Stephen Forsdick (b. 1835): Life and Labour

I have seen more of Pioneer life than falls to the average man. I think I have seen every phase of it.

Stephen Forsdick was born into a working – class family in 1835 in Watford, which ensured his childhood would involve a labouring life beginning as early as 13, when he left the “Free School”, ‘The spring before I was fourteen, I left school and entered the employ of a Mr. Shute, who owned and operated three Silk Mills.’ (p, 3) This was the beginning of Stephen’s working life that created the strong pioneering characteristics that dominated his personality.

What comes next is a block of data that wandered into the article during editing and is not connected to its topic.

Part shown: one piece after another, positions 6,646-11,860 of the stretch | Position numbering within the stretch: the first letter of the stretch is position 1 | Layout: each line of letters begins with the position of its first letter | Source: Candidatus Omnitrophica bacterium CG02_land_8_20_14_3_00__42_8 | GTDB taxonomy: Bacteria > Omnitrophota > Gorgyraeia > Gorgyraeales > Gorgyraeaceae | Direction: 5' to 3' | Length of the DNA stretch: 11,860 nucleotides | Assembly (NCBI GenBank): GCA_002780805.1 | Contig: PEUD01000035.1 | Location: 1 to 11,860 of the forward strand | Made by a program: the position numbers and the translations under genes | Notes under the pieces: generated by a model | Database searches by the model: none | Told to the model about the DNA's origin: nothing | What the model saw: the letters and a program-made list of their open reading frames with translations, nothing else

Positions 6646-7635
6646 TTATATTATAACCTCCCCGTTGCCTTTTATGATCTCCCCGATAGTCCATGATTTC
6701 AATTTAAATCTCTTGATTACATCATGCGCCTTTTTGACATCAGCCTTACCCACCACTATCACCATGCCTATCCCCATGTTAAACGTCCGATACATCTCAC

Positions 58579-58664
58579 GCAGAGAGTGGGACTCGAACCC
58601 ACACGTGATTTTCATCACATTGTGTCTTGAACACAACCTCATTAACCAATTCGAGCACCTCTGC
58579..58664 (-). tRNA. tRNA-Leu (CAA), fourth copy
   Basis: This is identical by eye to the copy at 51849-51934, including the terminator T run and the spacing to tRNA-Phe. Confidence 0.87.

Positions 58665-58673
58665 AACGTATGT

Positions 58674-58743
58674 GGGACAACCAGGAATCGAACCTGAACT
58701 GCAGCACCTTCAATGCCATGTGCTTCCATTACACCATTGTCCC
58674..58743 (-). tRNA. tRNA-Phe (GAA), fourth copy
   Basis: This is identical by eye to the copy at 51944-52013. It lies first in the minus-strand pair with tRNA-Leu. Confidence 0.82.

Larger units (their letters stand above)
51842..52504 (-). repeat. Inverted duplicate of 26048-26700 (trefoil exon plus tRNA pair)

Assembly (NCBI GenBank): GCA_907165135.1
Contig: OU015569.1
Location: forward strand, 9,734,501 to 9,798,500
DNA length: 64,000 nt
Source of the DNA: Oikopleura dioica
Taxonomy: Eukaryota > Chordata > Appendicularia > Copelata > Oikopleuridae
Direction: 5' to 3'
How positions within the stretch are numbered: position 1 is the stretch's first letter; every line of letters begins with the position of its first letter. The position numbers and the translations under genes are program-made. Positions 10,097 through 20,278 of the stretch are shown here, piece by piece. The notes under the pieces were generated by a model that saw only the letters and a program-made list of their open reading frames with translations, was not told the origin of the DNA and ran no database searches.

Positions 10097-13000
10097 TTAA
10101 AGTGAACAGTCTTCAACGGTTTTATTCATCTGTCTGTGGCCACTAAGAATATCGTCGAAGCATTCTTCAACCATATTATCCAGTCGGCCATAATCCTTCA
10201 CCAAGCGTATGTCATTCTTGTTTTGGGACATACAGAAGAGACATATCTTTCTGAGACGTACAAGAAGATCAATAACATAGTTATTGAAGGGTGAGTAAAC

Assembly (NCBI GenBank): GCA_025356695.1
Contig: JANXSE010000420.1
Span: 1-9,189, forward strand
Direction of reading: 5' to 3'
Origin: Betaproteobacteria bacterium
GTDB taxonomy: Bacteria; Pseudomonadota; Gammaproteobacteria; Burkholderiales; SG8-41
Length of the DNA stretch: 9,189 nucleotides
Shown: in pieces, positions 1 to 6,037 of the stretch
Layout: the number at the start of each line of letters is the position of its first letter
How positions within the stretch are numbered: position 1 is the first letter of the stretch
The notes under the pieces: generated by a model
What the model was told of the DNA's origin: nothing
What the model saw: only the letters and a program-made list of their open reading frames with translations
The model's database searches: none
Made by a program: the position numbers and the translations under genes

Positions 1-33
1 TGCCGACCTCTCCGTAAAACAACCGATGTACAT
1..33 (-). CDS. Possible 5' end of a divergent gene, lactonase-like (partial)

Stephen’s memoirs are heavily concentrated on his working life and how it led to his final occupation as a farmer in Nebraska. David Vincent argues that this is due to a lack of involvement in activities outside of the working day, which is a result of a working – class lifestyle, ‘… the less he (a working – class autobiographer) was involved in specific activities of self – improvement or political activity, the greater his preoccupation with the details of life as a worker.’(Vincent, p62) The working – class community in the 19th century were more often than not forced to work long hours in environments such as factories or Silk Mills in Stephen’s case. Their lives lacked the time to socialise or experience leisure, which led to issues in health that was a factor of the poverty cycle in Britain at this time. Luckily, Stephen’s family was granted security by working and living on the Earl of Essex’s estate. On one hand, emigration to America with the Mormon converts may have saved Stephen from a typical working – class lifestyle, but on the other hand it did involve similar harsh conditions as travelling did expose him to dangers that he would not have been open to in England.